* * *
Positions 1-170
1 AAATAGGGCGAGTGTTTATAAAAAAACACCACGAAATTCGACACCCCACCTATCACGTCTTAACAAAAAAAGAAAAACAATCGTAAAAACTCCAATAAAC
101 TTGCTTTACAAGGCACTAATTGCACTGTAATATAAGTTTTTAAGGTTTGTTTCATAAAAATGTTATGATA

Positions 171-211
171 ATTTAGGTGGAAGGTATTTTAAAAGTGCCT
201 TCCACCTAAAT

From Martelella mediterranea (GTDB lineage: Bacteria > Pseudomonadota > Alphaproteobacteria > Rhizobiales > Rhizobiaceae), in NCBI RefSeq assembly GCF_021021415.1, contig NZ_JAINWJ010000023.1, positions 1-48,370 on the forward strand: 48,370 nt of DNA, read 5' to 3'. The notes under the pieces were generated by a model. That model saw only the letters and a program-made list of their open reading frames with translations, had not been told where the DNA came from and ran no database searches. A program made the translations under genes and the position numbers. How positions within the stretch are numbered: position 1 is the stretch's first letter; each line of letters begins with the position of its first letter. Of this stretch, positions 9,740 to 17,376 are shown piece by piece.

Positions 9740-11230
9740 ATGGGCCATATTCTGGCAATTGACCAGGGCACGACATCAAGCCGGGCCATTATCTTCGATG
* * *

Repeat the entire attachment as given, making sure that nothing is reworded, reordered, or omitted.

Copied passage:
Positions 1-170
1 AAATAGGGCGAGTGTTTATAAAAAAACACCACGAAATTCGACACCCCACCTATCACGTCTTAACAAAAAAAGAAAAACAATCGTAAAAACTCCAATAAAC
101 TTGCTTTACAAGGCACTAATTGCACTGTAATATAAGTTTTTAAGGTTTGTTTCATAAAAATGTTATGATA

Positions 171-211
171 ATTTAGGTGGAAGGTATTTTAAAAGTGCCT
201 TCCACCTAAAT

From Martelella mediterranea (GTDB lineage: Bacteria > Pseudomonadota > Alphaproteobacteria > Rhizobiales > Rhizobiaceae), in NCBI RefSeq assembly GCF_021021415.1, contig NZ_JAINWJ010000023.1, positions 1-48,370 on the forward strand: 48,370 nt of DNA, read 5' to 3'. The notes under the pieces were generated by a model. That model saw only the letters and a program-made list of their open reading frames with translations, had not been told where the DNA came from and ran no database searches. A program made the translations under genes and the position numbers. How positions within the stretch are numbered: position 1 is the stretch's first letter; each line of letters begins with the position of its first letter. Of this stretch, positions 9,740 to 17,376 are shown piece by piece.

Positions 9740-11230
9740 ATGGGCCATATTCTGGCAATTGACCAGGGCACGACATCAAGCCGGGCCATTATCTTCGATG